Covid-19 and the Next Normal? A New Age for Wine


(This post is the Executive Summary of the “Covid-19 and the Next Normal? A new Age for Wine” report published by VitaBella Luxury & Lifestyle on December 2020)

Do wine consumers change habits easily ? Behavioral science tells us that it takes an average of two months to form a new habit, which will stick only if reinforced through routines and rewards. If so, what impact the COVID-19 pandemic will have on people’s behaviour? There is little doubt that 2021 will continue to be tough for many as the COVID-19 pandemic tracks an uncertain trajectory.  But unlike the economic crises faced in the past decades, the COVID-19 crisis is changing people’s behaviour very deeply. As the world will emerge from the pandemic, many people will review their criteria and priorities for buying products, including wine. Contributing to the protection of the planet, adopting more ethical and responsible lifestyles, and being more attentive to the origin and provenance of the products they buy will certainly be important concerns for an increasing number of consumers. Times of change are inherently rich with opportunity. In our latest report “THE NEXT NORMAL? A NEW AGE FOR WINE” dedicated exclusively to VitaBella’s clients, we analyzed 10 major trends. Here are some thoughts on 4 of them:

Wine brands with strong values and purpose will win

There is an increase in overall net sentiment across environmental and ethical product attributes as consumers have more choices about where to shop and what to buy. What do we expect as a consumer from a brand today? A brand committed 1) in its contribution to society 2) in its respect for the environment 3) in its relationship with its customers 4) in its Corporate Social Responsibility (CSR). Consumers will particularly reward enterprises that treat their workers and the environment with respect (read the article “Why we need ethical wine” written on this topic by Jane Anson in Decanter).

Digitalization will accelerate

Digitalization is fueling major opportunities across the value chain. Analyzing big data through artificial intelligence (AI) and augmented reality (AR) applications help to track continually-evolving consumer behavior. During the pandemic, social media has been used to obtain indicators of customer sentiment toward brands. The ability to detect changes in sentiment enables brands to improve their understanding of the needs of their customer base and guide the creation of effective communication campaigns. Augmented reality will make it possible to respond to 3 challenges for wine brands: communicating with Gen Z through co-creation, showing their world in a fun & interactive way and engaging in a new collaborative approach between the product and the customer.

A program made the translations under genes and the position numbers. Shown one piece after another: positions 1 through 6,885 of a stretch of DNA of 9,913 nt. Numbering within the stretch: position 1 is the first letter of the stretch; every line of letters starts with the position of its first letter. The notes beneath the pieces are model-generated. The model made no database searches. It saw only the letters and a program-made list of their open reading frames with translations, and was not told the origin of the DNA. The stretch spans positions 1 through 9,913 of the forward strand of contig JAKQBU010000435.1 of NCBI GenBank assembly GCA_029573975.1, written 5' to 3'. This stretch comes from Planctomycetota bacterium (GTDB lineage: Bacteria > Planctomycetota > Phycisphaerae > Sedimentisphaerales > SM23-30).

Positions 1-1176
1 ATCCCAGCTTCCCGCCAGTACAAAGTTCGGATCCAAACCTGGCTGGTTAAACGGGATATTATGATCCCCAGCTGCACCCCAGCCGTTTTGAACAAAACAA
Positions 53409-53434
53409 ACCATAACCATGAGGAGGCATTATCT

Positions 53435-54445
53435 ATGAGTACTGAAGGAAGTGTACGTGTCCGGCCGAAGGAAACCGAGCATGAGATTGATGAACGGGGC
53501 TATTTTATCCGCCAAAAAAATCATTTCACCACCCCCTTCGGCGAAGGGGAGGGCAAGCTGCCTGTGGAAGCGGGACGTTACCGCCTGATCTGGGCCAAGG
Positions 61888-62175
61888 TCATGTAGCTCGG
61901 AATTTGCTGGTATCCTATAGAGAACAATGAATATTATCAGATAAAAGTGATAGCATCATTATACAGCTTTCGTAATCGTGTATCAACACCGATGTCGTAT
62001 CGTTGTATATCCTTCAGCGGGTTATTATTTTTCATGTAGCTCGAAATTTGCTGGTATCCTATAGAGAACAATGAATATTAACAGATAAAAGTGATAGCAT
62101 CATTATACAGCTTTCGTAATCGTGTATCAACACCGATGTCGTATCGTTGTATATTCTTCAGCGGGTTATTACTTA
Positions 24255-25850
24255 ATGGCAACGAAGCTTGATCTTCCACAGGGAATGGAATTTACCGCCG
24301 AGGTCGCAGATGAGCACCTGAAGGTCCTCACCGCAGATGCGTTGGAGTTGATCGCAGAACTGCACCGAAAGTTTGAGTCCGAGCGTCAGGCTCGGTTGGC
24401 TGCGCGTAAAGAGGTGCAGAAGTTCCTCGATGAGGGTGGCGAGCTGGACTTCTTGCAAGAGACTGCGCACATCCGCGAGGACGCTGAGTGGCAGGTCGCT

Big brands won the game during the COVID-19 pandemic. Small brands will come back.

Over the last few years, growth was fueled largely by consumer preference for small brands’ authenticity and uniqueness. Look at what happened to small winegrowers in Champagne and how some of them developed their business strongly. But the COVID-19 pandemic has revived some large brands. Consumers preferred well-known brands versus trying new, smaller brands. Availability was clearly a major reasonBrand authenticity is increasingly important to consumers, and that will likely benefit the small brands that are resilient enough to weather the crisis. 

Physical stores will still exist. Wine consumers need them !

I am often told that e-commerce will revolutionize the way we buy wine and will kill physical stores. My answer is clear: Not everyone has liked their online shopping experience! Physical stores which offer a unique customer experience (a privileged relationship and bespoke advice) will not be completely replaced by digital-only, and an agile omnichannel sales approach is needed.

(Guillaume Jourdan wrote this post. You can reach him via LinkedIn)